On 20 March, at the invitation of the French Association for the International Protection of Copyright (AFPIDA) and with the support of French Society of Authors in the Graphic and Plastic Arts (ADAGP), three panels of international experts gathered in Paris to discuss the vital Artist’s Resale Right. The high-profile event, dubbed the ALAI Colloquium, was organised by the International Literary and Artistic Association (ALAI) and hosted by French historic authors’ society Société des Gens de Lettres (SGDL).
The Artist’s Resale Right, also referred to as Droit de Suite, is a fundamental right for authors of graphic and plastic arts. It consists of a small percentage of the resale price that art market professionals (for example an auction house or a gallery) pay to visual artists at each resale of their works of art. It guarantees creators the ability to earn a fair share from the resale of their works. The rate varies from country to country and normally depends on the sale price of the work.
The Artist’s Resale Right is recognised under international copyright law. It is included in article 14ter of the Berne convention. However, it is not compulsory, and is instead presented as a reciprocal right. This means that for an artist to receive the resale royalty, the right must be enacted both in his/her home country and in the country where the work was sold.
This vital piece of legislation ensures that creators benefit from the success of their work as it increases in value and delivers a revenue stream to visual artists so that they can continue to create. But while the Artist’s Resale Right is present in around 75 countries today, it is currently not recognized in the world’s two largest art markets – USA and China.
The first session of the event was chaired by Pr. Pierre Sirinelli, a Professor at the University Paris 1 (Panthéon-Sorbonne) and the President of the AFPIDA. Joining him were Tristan Azzi, a Professor of law at the University Paris 1 and Jany Jansem, a gallerist (director of the Matignon gallery) and heir of his father’s significant artistic patrimony.
Professor Azzi reminded the audience of how the resale right came into existence and explained the role of European institutions in its adoption into law. He underlined that “the resale right is a highly adaptable right”. Speaking next, Mr. Jansem underlined how the role of gallerists has shifted in recent years as “business has put its hands on art”. He also paid tribute to the work of ADAGP in facilitating the traceability of visual art works via its image database.
The second session discussed the progress being made towards a recognition of the Artist’s Resale Right in the world’s two largest art markets, China and the USA. Joining Pr. Sirinelli on the panel were Jane Ginsburg, Professor of Literary & Artistic Property Law at the prestigeous Columbia University (New York) and, standing in for Chinese artist Wang Yan Cheng, ADAGP’s Director General Marie-Anne Ferry-Fall.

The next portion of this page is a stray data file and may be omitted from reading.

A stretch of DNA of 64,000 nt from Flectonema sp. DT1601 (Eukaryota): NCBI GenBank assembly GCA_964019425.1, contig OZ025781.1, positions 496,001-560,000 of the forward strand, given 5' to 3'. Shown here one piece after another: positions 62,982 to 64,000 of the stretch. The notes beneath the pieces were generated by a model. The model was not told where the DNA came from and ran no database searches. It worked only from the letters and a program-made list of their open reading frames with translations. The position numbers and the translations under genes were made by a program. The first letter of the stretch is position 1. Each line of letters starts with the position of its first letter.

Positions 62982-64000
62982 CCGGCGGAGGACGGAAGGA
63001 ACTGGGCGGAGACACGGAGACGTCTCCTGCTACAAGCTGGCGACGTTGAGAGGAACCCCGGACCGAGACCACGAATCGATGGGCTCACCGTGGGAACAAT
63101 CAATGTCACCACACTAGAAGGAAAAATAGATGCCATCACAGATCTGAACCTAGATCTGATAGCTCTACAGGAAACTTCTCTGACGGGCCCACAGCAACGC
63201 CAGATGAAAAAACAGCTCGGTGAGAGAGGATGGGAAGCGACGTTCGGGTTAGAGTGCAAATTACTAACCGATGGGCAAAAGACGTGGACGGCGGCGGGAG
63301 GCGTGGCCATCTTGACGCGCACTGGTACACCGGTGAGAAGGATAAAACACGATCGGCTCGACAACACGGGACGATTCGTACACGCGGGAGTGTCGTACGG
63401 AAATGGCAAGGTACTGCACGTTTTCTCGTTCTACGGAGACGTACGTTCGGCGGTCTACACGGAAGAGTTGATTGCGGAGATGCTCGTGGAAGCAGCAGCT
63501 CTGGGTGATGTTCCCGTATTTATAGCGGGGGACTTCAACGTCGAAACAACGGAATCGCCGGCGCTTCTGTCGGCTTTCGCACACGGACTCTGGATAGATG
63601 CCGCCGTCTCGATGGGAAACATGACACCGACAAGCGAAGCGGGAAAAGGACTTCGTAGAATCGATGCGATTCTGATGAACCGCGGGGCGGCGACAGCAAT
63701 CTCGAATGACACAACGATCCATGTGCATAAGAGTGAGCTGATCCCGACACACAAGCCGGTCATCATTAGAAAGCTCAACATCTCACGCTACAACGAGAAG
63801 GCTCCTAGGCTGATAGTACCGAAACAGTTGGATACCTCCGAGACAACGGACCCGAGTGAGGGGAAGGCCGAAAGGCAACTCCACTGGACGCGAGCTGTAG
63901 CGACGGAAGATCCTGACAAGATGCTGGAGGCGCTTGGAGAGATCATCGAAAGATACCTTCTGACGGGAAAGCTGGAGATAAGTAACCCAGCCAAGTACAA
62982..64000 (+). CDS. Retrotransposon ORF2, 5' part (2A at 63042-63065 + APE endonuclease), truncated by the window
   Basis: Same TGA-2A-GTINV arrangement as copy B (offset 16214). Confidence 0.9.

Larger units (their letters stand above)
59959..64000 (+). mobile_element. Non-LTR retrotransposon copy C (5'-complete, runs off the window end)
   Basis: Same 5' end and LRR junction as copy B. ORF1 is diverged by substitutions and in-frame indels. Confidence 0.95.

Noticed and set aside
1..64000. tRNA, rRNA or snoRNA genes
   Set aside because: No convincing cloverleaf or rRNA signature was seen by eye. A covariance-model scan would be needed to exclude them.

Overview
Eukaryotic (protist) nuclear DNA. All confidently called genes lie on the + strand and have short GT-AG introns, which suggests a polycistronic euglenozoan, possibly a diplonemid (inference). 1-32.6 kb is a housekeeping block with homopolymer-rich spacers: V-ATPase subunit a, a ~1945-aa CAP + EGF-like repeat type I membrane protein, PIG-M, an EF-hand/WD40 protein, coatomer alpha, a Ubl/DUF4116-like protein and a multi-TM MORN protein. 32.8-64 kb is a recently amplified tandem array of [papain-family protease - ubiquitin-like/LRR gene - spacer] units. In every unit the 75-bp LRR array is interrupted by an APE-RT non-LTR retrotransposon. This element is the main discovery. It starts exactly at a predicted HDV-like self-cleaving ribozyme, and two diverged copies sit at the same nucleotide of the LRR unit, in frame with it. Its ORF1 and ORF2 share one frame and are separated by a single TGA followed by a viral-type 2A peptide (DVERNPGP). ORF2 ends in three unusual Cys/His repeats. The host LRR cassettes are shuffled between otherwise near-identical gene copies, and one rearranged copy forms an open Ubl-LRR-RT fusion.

“The call for equity has been heard in the USA”, reported Pr. Ginsburg explaining how the absence of recognition of the resale right in US law is preventing American artists from benefiting from the success of their works when these are resold on the international art market. Ms. Ferry-Fall then read a statement from Chinese visual artist Wang Yan Cheng in which he highlighted the formidable growth of the Chinese art market, fueled by economic growth in the country. “China’s art market did not exist 10 years ago”, he said. “Today, it is as big as the UK’s”. He also stressed how eagerly Chinese artists await the adoption of the Artist’s Resale Right into China’s IP law.
In the final session, Ms. Ferry-Fall was joined by Mr. Abdul Aziz Dieng, first advisor to Senegal’s Minister of Culture and the representative of Senegal at WIPO, and by Sam Ricketson, Professor of intellectual property law at the Melbourne Law School. Mr. Dieng explained how Senegal is spearheading the promotion of the Artist’s Resale Right at WIPO in favour of its universal adoption. He also announced his intention to convene with all Ministers of Culture and Ministers of Intellectual Property at a special event at WIPO in November.
Professor Ricketson told the audience that an increasing number of countries have adopted the Artist’s Resale Right into their law over the past 10 to 15 years. “The right is gaining critical mass amongst Berne Convention member countries”, he said.
The event closed with a lively debate on the topics raised during the day and a pledge from key organisations to continue their work to raise awareness of this vital right as it makes its way through the legislations of many countries towards its universal adoption.
See also: CISAC News Article.
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